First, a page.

Of course I was lost. That's why we brought Sister Bubbles along. She kept yammering away but wasn't especially helpful ("In one half mile, keep going straight.". Yeah, thanks a lot, honey). It got to the point where we were all openly berating her, and she's an inanimate object. But it still all added up to a fantastic time. I treasure our random outings. It's one of the few reasons I keep that car. Well, that and the shotgun marriage car note.

krzysztof said...

I started the whole blogging thing as a weird sideshow that was based on an unhealthy obsession with what turned out to be a figment of my imagination

Dostoevsky, Faulkner, Joyce, Sabato, Borges, they all started like that.

Regulus said...

Hi everybody. I'll answer tomorrow. I'm a wee bit too drunk now to answer. Boo. Thank you for your sweet comments. I do appreciate it.

MikeG: Too weird to even begin to answer. I mean, how the heck do you end up in West Virginia on a goat farm, much less one run by gay guys?? Was one of the goat herders named "Mr. ..." Oh, never mind. Kristof has a question to ask you about this.

SLAPPY: Estelle Getty is dead! Long live Sophia Petrillo!

Kristof: I had really good time tonight, baby doll.

krzysztof said...

MikeG, yes, it's just a thought... I have this pro McCain Benedict 16th loving, sexually inhibited but lovely in her own very special way cousin. I think your new family friendly vacation spot may be just what she needs to relax. I'm thinking of recommending it to her. Of course, I probably won't mention the gay couple up front. Or the goats for that matter.

Anonymous said...

sure krzysztof,

there is really not that much to do there - the nearby lake is the only decent attraction.

but yes this is where we went: http://www.lostcitygoats.com/

the dudes (mark and phil) rent out a cottage and the farm house - they are withing 100 yards of one another. we stayed at the cottage.

from where i work at andrews afb to there is about 130 miles, which is about 2 hours.

:)

--
mikeG

handmaiden said...

Hi regulus,

I just had a nice jaunt through your post. A few random thoughts:

The turgid Potomac,from viewing your picture & the description does not seem like a nice river.

Your new avatar is OK...but it just doesn't have the substance of a Muppets character.

I wish I had my own meteorologist to describe all the clouds I see to me. Trying to figure that stuff out on my own is too darn complicated.

I know someone else that has their bed on the floor. It's really not a bad concept. You never have to worry about falling off & heck, it's so easy to just fall down when you want to go to sleep.

Anonymous said...

You've mentioned the turgid water 3 times in this entry...! Should I look for the Freudian meaning?! I prefer the word turbid when describing the dark, rough Potomac.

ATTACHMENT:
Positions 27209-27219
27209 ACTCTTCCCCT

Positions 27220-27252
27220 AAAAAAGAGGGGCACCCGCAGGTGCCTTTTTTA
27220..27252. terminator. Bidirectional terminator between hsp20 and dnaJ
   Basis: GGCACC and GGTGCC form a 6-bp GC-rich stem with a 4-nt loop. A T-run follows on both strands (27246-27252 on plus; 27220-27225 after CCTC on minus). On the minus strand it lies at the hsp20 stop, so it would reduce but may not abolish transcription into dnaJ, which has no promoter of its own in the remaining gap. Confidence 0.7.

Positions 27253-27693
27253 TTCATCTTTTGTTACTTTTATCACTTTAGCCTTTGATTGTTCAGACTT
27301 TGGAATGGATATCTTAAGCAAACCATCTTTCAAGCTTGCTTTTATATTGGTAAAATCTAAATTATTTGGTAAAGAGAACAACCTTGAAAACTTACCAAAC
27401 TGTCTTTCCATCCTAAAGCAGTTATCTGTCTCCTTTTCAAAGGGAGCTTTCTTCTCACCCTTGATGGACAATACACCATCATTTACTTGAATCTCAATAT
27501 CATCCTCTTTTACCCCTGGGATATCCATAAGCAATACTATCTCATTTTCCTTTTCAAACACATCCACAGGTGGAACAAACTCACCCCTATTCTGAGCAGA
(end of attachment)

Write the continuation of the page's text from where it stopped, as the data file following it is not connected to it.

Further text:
My step-grandmother's people had a plantation on St. Barnabas Road. She sold the land back in the '60s, and beautiful ghetto apartments went up on the land... This is near the high-class, not-dangerous-at-all Iverson Mall, which has a neat section built over Silver Hill Road.
When I was a wee lil JohnnyReb-let, I lived next to Clinton in an area called Rosaryville. There is an old plantion there called Mount Airy, which started life as a hunting lodge in the 1660s for Charles Calvert, 3rd Lord Balmer, hon.
I ramble... See you for lunch soon in ol' Bethesda?

JohnnyReb

krzysztof said...

OK I checked out the link Mike sent and realized that goats are actually adorable

fifi said...

Oh, bloody hell, how in heck do you manage these vast entries?
No wonder Krystof is in mind of Dostoyevski. Though I was not aware he a ablogger.

That river is so wide, turgid or no, it is impressive. Why would not folks swim there? especially if it is as hot as you say. I am thouroughly envious of your lovely day, I would love to jaunt around the place like that with friends. I never do. And as usual the image provide such an interesting commentary, particularly when places seem to collide together such as the distant house and the street with the drycleaners....ah, If I had a few hours I would knock them up as paintings.


I hope these things make you happy, because some people would love to spend their sunday poking around with friends in a car and drinking margaritas, taking photos, talking,. looking.
Sounds like bliss really.
I am frightfully energy-free at the moment. I must get a new post up (and write a proposal, which is actually important.) i haven't forgotten all these tings I promised you like Henson comments and pool posts. Life just barges its way on on on....

and I LOVE goats. btw.